It is a great mistake to fight against the Lord.  But it is also a great mistake to fight without him!  Let us not make that mistake in our daily struggle against sin (see Hebrews 12:3-4).  Instead, let us trust and rely on the Lord Jesus Christ, receiving his grace, so that we might offer ourselves to him completely every day.  Then sin will not have dominion over us (Psalms 19:12-13 and 119:133) and we will live lives that please and honor him.  Amen.
                 






























                                          





[1] Kidner, Proverbs, 138.                                          

Thursday, July 21, 2016

Proverbs 21:30 --- The Utter Sovereignty of the Lord


Proverbs 21:30 --- The Utter Sovereignty of the Lord
No wisdom, no understanding, no counsel
    can avail against the Lord.

Verses 30 and 31 deal with the sovereignty of the Lord, which no person ought dare forget.  Along with verses 1-2, which also deal with the Lord's sovereignty and judgment, they form an inclusio[1] that frames this chapter, which has told us about the wicked and what they are like. 

The basic problem with the fallen human race is that we no longer fear the Lord.  And when we lose his fear, then wickedness follows.  O how we need to recover the fear of the Lord in our lives!  The fear of the Lord is the beginning of wisdom and the constant heart attitude that will keep us from wickedness.  As Psalm 19 puts it, "The fear of the Lord is clean, enduring forever."

A. W. Tozer begins his classic book, The Knowledge of the Holy, this way:

"What comes into our minds when we think about God is the most important thing about us. . . . The most portentous fact about any man is . . . what he in his deep heart conceives  God to like. . . . Were we able to extract from any man a complete answer to the question, 'What comes into your mind when you think about God' we might predict with certainty the spiritual future of that man. . . . A right conception of God is basic not only to systematic theology but to practical Christian living as well."[2]

This inclusio or frame of God's sovereignty and judgment around this chapter teaches us the key to learning the fear of the Lord.  We must learn who the Lord is and let that truth sink deeply into our souls.  Our God is utterly sovereign.  We cannot outmaneuver the Lord!  We cannot follow our own wisdom, our own understanding, or our own counsel without ending up in utter ruin!  If we oppose the Lord in our thinking or in our lifestyle we will not escape eternal judgment.  His sovereignty is inescapable. 

We are so syncretistic!  Syncretism is gathering wisdom from whatever source we happen upon.  We glean a little wisdom from Oprah, a little wisdom from the latest self-help book, a little wisdom from the Dahli Lama, a little wisdom from the Bible, a little wisdom from this source or that.  But what we fail to see is that the Lord Jesus Christ alone is the source of wisdom!  What we fail to see is that any wisdom or understanding or counsel that opposes him is false and will not avail!  What we fail to see that there is a so-called "wisdom" that is "earthly, unspiritual, and demonic" (James 3:14-17), because it opposes the Lord.  Our syncretism dishonors Jesus Christ our only Lord and teacher.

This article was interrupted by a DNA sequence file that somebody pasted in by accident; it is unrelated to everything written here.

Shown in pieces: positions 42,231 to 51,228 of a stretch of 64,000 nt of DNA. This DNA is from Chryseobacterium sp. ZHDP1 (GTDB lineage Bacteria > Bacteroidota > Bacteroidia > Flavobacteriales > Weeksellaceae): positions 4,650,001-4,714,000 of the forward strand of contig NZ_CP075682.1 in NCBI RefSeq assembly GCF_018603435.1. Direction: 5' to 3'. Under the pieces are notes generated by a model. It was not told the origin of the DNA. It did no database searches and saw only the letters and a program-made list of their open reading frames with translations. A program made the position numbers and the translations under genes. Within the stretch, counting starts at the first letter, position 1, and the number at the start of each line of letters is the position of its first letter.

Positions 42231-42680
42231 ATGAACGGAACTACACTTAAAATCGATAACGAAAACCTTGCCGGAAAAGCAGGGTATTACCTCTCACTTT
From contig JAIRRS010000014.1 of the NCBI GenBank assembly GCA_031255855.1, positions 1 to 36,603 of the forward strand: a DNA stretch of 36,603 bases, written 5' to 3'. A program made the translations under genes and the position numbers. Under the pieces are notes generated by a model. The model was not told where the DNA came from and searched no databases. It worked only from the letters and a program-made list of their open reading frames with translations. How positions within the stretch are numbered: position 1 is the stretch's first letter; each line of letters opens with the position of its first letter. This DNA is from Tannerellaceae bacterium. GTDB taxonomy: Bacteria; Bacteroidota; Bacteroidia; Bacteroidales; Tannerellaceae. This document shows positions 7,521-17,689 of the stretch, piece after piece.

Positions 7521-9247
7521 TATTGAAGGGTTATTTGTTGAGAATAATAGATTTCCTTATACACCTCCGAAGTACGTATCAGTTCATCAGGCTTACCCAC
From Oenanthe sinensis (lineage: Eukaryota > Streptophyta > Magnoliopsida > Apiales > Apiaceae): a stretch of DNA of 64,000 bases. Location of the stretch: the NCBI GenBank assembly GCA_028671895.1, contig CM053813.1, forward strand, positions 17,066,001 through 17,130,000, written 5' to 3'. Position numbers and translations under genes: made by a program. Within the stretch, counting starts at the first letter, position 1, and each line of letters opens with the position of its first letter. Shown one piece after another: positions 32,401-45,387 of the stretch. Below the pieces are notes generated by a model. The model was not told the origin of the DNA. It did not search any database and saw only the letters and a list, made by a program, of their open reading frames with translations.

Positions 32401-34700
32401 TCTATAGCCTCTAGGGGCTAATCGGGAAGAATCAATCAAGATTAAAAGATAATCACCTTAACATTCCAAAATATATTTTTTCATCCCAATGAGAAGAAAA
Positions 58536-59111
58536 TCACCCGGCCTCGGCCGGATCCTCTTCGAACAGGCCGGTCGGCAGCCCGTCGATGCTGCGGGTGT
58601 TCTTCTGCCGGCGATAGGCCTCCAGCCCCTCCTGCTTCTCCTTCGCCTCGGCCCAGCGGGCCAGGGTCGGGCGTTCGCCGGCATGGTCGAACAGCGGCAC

We have to discern the voices that speak to us in this world.  The world is a noisy place with many voices.  But voices that do not begin, continue, and end with the fear of the Lord can never rightly analyze the true problem of the human race, nor prescribe the true solution.  The philosophers of this world, who are actually theologians, but false ones, always go wrong because they have rejected the fear of the Lord.  And so all their wisdom, understanding and counsel is unspiritual and false because they didn't build on the foundation of the Lord and his words (see Matthew 7:24-27).  One of the more infamous of these false theologians was Friedrich Nietzsche, who is known for declaring that God is dead.  But after Nietzshe's death, someone wrote this:

                "God is dead."  --Nietzsche
                "Nietzsche is dead." --God

The sovereign Lord will have the final word.  "No wisdom, no understanding, no counsel can avail against the Lord."
               















[1] An inclusio, sometimes called an inclusion, is a literary device that is used to frame a passage, showing where it begins and ends.  Psalm 8 is an example as it begins and ends with the words, "O Lord, our Lord, how majestic is your name in all the earth."  This device gives us a clue as to what the author wants us to see.  In Proverbs 21, I believe the point is that the fear of the Lord, which the wicked lack, is gained by coming to a right understanding of who the Lord, with whom we have to do, truly is.
[2] A. W. Tozer, The Knowledge of the Holy, 9-10.

Tuesday, July 19, 2016

Proverbs 21:28---The New Is In the Old Concealed

Proverbs 21:28 --- The New Is in the Old Concealed
A false witness will perish,
    but the word of a man who hears will endure.

The second line of this proverb seems to puzzle almost all the commentators on this verse.  But one wonders if the reason for their universal puzzlement is their failure to heed St. Augustine's famous maxim, "The new (testament) is in the old (testament) concealed, and the old is in the new revealed."  In other words, Christ and his teaching is found in the Old Testament, but it was concealed or hidden, until Jesus came in the fullness of time and unveiled to us the ultimate meaning of the Old Testament Scriptures.